Next, we assessed the therapeutic benefits of anti-MUC1.IgE-based combination in an aggressive model of PDAC, which mimics the pathologic features of human PDAC (33). We utilized KPC.MUC1 tumor cells and employed antihuman PSA.IgE (22) as a control for our studies as PSA is not expressed in pancreatic tumors. In our study, treatment with anti-MUC1.IgE+anti-PD-L1+PolyICLC combination significantly delayed tumor growth and prolonged survival of orthotopic tumor-bearing dTg mice compared with control mice (Fig. 3A and B). Furthermore, anti-MUC1.IgE-based combination significantly reduced tumor burden and provided superior survival benefits compared with anti-PD-L1+PolyICLC or anti-PSA.IgE+anti-PD-L1+PolyICLC treatments (Fig. 3C and D). Interestingly, anti-MUC1.IgE+anti-PD-L1+PolyICLC combination displayed an improved, but not significant, antitumor response as compared to anti-MUC1.IgG1-based combination. The above data suggest that although anti-MUC1.IgG1 and anti-MUC1.IgE-combination triggers similar antitumor pathways, anti-MUC1.IgE activates additional antitumor players that contribute to improved therapeutic benefits. To further dissect the critical role of FcϵRIα-MUC1 in the underlying antitumor response of anti-MUC1.IgE, we examined the efficacies of anti-MUC1.IgE and anti-MUC1.IgG1(AR20.5)-based combination in different transgenic mice, that is, hFcϵRIα single Tg and hMUC1 single Tg mice. As hFcϵRIα Tg mice do not express human MUC1, we utilized KPC cells without human MUC1 in an orthotopic implantation study. Contrastingly, hMUC1 Tg mice were implanted with KPC.MUC1 cells. Given the absence of hMUC1 antigen in hFcϵRIα Tg mice, tumor growth rates were indistinguishable in all the treatment groups. Importantly, anti-MUC1.IgE-based combination exhibited tumor protective benefits only in hMUC1/hFcϵRIα dTg mice. In the absence of FcϵRIα, anti-MUC1.IgE-based combination displayed attenuated antitumor response in hMUC1Tg mice (Fig. 3E and F). Hence, the requirement of the FcϵRIα–dependent pathway underlies the improved therapeutic efficacy of anti-MUC1.IgE-based combination over anti-MUC1.IgG1-based therapy in pancreatic tumor-bearing dTg mice. Next, our study demonstrated that anti-MUC1.IgE-based combination treatment significantly attenuated the tumor cell proliferation in treated mice (Fig. 3G–H). Interestingly, anti-MUC1.IgE-based combination treatment also showed a trend toward increased apoptosis of tumor cells in the treated mice as compared with controls (Fig. 3G–H).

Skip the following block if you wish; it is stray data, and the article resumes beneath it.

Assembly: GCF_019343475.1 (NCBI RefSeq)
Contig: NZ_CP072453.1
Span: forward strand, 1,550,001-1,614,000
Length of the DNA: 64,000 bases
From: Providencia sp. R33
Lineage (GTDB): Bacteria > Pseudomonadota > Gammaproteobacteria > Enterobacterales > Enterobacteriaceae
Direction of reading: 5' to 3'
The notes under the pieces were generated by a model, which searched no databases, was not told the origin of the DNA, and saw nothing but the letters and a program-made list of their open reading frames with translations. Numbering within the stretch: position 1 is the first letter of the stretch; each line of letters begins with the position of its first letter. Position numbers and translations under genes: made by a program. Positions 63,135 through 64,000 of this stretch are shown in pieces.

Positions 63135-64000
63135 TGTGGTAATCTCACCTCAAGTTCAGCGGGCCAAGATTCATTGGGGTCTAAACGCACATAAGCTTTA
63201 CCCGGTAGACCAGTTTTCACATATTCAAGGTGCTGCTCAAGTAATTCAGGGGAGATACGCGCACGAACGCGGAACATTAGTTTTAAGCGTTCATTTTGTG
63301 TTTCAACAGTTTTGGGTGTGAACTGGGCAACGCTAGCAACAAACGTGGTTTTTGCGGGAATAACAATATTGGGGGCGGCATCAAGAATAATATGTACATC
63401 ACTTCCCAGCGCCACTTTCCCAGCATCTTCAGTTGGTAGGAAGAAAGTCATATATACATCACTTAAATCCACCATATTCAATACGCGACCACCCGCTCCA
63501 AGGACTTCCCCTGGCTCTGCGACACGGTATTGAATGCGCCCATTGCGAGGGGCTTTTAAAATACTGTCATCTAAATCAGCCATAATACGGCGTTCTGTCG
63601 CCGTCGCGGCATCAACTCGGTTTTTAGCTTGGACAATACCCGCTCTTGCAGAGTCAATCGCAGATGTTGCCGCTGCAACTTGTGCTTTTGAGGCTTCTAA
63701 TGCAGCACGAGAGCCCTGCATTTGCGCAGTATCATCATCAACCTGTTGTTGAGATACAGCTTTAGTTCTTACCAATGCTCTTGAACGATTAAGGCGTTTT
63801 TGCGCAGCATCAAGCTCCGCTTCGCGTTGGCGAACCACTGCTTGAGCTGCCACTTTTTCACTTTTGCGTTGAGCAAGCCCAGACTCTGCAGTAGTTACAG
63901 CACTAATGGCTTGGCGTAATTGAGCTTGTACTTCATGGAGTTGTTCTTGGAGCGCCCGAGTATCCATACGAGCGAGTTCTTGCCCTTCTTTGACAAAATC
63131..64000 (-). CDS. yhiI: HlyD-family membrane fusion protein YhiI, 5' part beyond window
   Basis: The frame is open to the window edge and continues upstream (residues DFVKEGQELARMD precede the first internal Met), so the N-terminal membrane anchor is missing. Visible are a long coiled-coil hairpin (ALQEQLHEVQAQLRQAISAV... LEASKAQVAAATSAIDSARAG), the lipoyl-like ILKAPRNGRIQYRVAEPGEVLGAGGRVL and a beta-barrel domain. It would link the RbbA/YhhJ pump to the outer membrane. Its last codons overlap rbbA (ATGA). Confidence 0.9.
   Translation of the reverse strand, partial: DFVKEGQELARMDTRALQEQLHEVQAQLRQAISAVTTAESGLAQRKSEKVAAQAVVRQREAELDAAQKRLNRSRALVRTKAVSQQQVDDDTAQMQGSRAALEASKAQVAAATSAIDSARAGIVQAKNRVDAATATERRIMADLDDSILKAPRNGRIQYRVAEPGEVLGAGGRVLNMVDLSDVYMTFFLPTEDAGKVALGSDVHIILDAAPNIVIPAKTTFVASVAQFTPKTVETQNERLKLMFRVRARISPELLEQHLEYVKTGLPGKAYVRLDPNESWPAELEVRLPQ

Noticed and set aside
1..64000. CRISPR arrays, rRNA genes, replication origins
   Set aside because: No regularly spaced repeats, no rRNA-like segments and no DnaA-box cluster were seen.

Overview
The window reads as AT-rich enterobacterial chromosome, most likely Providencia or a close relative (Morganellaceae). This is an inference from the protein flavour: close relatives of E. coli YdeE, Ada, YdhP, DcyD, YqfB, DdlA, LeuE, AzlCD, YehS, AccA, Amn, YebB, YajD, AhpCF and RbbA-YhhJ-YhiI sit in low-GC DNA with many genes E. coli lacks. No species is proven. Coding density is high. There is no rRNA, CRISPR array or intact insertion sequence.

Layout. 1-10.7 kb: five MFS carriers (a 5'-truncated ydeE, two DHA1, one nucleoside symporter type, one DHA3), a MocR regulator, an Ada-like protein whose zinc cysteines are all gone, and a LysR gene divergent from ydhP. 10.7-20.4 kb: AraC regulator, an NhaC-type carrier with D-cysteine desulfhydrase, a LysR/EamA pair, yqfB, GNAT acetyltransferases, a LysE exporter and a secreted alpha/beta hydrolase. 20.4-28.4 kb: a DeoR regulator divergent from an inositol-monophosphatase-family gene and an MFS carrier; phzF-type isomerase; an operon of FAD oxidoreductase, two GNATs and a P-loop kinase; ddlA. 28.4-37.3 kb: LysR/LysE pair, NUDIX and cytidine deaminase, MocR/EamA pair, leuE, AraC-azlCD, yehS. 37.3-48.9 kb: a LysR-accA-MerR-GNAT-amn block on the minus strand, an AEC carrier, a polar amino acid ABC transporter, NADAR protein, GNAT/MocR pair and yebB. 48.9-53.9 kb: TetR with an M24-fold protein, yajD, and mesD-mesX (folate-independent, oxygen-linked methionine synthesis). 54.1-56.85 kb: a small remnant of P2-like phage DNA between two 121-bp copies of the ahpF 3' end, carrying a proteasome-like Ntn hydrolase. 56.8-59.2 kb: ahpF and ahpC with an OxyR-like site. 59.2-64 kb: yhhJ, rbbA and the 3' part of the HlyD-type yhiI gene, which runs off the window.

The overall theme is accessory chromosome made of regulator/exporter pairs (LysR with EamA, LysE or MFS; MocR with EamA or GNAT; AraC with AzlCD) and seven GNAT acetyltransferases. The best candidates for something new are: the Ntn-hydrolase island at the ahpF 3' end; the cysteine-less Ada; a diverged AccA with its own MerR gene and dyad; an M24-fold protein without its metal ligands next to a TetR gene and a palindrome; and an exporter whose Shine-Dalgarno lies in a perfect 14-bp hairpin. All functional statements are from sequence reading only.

NK- and CD8 T-cell depletion reduced the efficacy of anti-MUC1.IgE-based combination in tumor-bearing mice